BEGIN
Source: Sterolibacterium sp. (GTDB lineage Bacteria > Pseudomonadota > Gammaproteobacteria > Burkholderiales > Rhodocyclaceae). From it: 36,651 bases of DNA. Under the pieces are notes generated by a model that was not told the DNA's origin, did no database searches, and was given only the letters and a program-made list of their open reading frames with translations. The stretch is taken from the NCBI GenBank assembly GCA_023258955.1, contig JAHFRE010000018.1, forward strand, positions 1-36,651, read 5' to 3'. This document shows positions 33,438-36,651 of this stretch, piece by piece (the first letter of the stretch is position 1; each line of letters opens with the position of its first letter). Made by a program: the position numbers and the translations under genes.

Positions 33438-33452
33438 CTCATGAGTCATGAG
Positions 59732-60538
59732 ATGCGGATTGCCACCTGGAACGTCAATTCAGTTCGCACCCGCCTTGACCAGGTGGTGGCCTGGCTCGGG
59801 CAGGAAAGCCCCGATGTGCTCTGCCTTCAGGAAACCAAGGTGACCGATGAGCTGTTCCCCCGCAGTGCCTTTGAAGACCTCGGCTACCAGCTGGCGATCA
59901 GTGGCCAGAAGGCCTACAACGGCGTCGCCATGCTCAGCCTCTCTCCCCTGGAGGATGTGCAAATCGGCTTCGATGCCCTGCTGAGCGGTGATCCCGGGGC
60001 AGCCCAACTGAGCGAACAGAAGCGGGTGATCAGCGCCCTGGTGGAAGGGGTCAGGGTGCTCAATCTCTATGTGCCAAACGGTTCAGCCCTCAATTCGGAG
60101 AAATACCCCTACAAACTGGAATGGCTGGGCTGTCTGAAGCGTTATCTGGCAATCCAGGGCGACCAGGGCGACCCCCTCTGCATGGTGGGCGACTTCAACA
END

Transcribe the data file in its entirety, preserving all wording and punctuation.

Source: Sterolibacterium sp. (GTDB lineage Bacteria > Pseudomonadota > Gammaproteobacteria > Burkholderiales > Rhodocyclaceae). From it: 36,651 bases of DNA. Under the pieces are notes generated by a model that was not told the DNA's origin, did no database searches, and was given only the letters and a program-made list of their open reading frames with translations. The stretch is taken from the NCBI GenBank assembly GCA_023258955.1, contig JAHFRE010000018.1, forward strand, positions 1-36,651, read 5' to 3'. This document shows positions 33,438-36,651 of this stretch, piece by piece (the first letter of the stretch is position 1; each line of letters opens with the position of its first letter). Made by a program: the position numbers and the translations under genes.

Positions 33438-33452
33438 CTCATGAGTCATGAG
Positions 59732-60538
59732 ATGCGGATTGCCACCTGGAACGTCAATTCAGTTCGCACCCGCCTTGACCAGGTGGTGGCCTGGCTCGGG
59801 CAGGAAAGCCCCGATGTGCTCTGCCTTCAGGAAACCAAGGTGACCGATGAGCTGTTCCCCCGCAGTGCCTTTGAAGACCTCGGCTACCAGCTGGCGATCA
59901 GTGGCCAGAAGGCCTACAACGGCGTCGCCATGCTCAGCCTCTCTCCCCTGGAGGATGTGCAAATCGGCTTCGATGCCCTGCTGAGCGGTGATCCCGGGGC
60001 AGCCCAACTGAGCGAACAGAAGCGGGTGATCAGCGCCCTGGTGGAAGGGGTCAGGGTGCTCAATCTCTATGTGCCAAACGGTTCAGCCCTCAATTCGGAG
60101 AAATACCCCTACAAACTGGAATGGCTGGGCTGTCTGAAGCGTTATCTGGCAATCCAGGGCGACCAGGGCGACCCCCTCTGCATGGTGGGCGACTTCAACA